Guest Speakers

SIGDOC 2011 Invited Speakers

    Using Serious Games to Improve Communivation: Talking about a Revolution
    Pamela M. Kato, Ed.M., Ph.D.
    University Medical Center Utrecht, the Netherlands

    Serious games engage users with video game technology and gameplay mechanics to educate and train. There is promsing evidence that serious games can be used as a tool to improve communication. I will present evidence of the impact of serious games on communication, especially in the area of games for health for young patients. I will also discuss a recent serious game aimed to improve safety skills among young medical doctors. Because communication failure has been shown to be a root cause in a majority of medical errors that result in unintended deaths and injuries in hospitals, improving communication skills was a key aim of the project. I will discuss my insights in why serious games can have an impact on improving communication among difficult to reach groups and how that can be done.

    Copyright is held by the author/owner(s).
    DocEng'11, September 19-22, 2011, Mountain View, California, USA.
    ACM 978-1-1503-0863-2/11/09.

    Natural Interaction in Ambient Intelligent Environments
    Author: Constantine Stephanidis
    Insitute of Computer Science (ICS)
    Foundation for Research and Technology - Hellas (FORTH)
    N. Plastira 100, Vassilika Vouton
    GR - 70013 Heraklion, Crete, Greece

    Constantine Stephanidis, Professor at the Department of Computer Science of the University of Crete, is the Director of the Institute of Computer Science, Foundation for Research and Technology - Hellas, Head of the Human-Computer Interaction Laboratory, and of the Centre for Universal Access and Assistive Technologies, and Head of the Ambient Intelligence Programme of ICS-FORTH. Over the past 25 years, Prof. Stephanidis has been engaged as the Scientific Responsible in more than 50 National and European Commission funded projects in the fields of Human-Computer Interaction, Universal Access and Assistive Technologies. In the beginning of the '90s he introduced the concept and principles of Design for All in Human-Machine Interaction and for Universal Access in the evolving Information Society. He has published more than 550 technical papers in scientific archival journals, proceedings of international conferences and workshops related to his fields of expertise. He is the Editor-in-Chief of the Springer international journal "Universal Access in the Information Society". He is the Editor and (co-)author of 14 out of the 30 chapters of the book "User Interfaces for All - concepts, methods and tools" published by Lawrence Erlbaum Associates (2001). He is also Editor and (co-)author of many chapters of “The Universal Access Handbook” that was published in June 2009 by CRC Press Taylor & Francis Group. During the period 1995 - 2006, he was the Founding Chair of the ERCIM Working Group "User Interfaces for All" and General Chair of its 9 international Workshops. During the period 1997 - 2000, he was the Founding Chair of the International Scientific Forum "Towards an Information Society for All", in the context of which he edited White Papers concerning the roadmap and R&D agenda towards an Information Society for All. Since 2001 he is the Founding Chair of the International Conference "Universal Access in Human - Computer Interaction". Since 2007 he is the General Chair of the HCI International Conference, that takes place every two years with around 2,000 participants.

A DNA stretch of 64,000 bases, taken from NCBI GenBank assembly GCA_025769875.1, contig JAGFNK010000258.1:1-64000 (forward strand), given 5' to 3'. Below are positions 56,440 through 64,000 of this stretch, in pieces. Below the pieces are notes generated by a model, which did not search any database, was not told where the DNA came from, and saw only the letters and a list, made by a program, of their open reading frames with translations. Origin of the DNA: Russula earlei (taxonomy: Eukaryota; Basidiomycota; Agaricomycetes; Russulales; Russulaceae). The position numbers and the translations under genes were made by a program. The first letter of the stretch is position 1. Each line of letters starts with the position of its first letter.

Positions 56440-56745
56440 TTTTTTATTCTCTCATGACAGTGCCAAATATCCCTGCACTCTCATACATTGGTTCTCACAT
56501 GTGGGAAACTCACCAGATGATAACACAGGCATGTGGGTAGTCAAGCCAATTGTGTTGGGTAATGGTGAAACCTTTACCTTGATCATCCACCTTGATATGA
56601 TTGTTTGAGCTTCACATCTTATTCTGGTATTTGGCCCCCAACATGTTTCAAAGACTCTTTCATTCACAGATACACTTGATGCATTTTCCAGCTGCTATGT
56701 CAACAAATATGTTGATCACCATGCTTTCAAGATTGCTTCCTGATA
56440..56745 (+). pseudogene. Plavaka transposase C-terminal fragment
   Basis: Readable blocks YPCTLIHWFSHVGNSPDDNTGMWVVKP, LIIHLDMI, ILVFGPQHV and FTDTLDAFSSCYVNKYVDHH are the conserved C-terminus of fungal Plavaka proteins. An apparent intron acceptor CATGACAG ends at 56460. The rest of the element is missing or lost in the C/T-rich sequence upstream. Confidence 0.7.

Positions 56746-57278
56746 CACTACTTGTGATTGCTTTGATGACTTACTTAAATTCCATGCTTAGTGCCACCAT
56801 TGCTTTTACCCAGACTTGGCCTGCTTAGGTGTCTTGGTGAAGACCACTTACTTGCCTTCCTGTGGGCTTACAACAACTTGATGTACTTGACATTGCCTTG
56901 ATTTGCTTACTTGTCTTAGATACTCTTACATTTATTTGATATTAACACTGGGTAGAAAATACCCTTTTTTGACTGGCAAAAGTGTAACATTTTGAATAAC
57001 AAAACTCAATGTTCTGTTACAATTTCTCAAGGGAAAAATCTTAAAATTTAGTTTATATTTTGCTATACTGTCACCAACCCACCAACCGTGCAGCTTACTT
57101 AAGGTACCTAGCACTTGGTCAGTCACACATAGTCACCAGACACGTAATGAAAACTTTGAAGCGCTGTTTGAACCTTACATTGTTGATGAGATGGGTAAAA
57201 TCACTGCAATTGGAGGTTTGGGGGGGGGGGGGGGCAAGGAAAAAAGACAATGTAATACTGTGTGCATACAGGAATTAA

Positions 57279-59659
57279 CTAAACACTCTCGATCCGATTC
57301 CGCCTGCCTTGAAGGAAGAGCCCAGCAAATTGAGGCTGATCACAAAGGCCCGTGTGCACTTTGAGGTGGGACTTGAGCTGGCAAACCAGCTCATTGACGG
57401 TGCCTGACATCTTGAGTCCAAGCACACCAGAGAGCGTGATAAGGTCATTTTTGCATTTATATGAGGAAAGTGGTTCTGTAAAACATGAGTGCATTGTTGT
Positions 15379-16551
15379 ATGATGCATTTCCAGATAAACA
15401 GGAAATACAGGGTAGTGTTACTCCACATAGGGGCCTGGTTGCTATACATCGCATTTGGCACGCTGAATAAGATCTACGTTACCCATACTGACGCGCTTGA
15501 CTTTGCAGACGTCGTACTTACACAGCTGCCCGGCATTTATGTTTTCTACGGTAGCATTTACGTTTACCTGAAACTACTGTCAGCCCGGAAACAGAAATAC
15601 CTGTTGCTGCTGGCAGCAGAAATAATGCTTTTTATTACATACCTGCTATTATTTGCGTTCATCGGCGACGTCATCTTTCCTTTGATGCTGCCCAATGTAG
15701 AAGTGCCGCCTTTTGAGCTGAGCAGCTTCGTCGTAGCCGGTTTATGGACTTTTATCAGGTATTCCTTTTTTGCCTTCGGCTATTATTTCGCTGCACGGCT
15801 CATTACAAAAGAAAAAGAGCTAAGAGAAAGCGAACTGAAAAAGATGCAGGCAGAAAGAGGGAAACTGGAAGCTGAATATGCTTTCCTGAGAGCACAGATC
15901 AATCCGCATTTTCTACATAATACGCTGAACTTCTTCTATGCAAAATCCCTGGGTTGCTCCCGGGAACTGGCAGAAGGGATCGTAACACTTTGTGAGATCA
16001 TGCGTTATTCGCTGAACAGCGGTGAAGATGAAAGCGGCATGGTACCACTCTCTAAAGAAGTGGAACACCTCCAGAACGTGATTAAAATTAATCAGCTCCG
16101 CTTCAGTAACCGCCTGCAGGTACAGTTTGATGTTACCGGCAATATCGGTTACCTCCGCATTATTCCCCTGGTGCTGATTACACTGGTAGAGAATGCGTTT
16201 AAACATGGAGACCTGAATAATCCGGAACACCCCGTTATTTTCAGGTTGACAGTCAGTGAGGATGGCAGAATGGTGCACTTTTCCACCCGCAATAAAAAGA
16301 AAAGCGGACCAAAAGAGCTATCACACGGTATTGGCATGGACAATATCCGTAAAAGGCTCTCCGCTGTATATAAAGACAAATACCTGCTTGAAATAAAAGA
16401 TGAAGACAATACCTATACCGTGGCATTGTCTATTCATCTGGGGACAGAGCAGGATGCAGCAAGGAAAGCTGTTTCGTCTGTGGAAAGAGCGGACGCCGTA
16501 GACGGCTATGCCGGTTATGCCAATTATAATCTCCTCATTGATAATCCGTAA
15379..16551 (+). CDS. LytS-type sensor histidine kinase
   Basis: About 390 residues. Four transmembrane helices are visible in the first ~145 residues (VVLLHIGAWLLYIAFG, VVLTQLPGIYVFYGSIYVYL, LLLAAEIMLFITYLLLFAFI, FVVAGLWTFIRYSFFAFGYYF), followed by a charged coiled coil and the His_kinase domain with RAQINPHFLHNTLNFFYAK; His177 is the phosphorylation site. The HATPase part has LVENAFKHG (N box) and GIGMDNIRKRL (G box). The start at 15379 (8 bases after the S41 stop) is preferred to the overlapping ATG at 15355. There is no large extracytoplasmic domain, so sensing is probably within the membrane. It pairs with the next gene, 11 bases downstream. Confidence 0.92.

Last update: May 2011 || www.sigdoc.org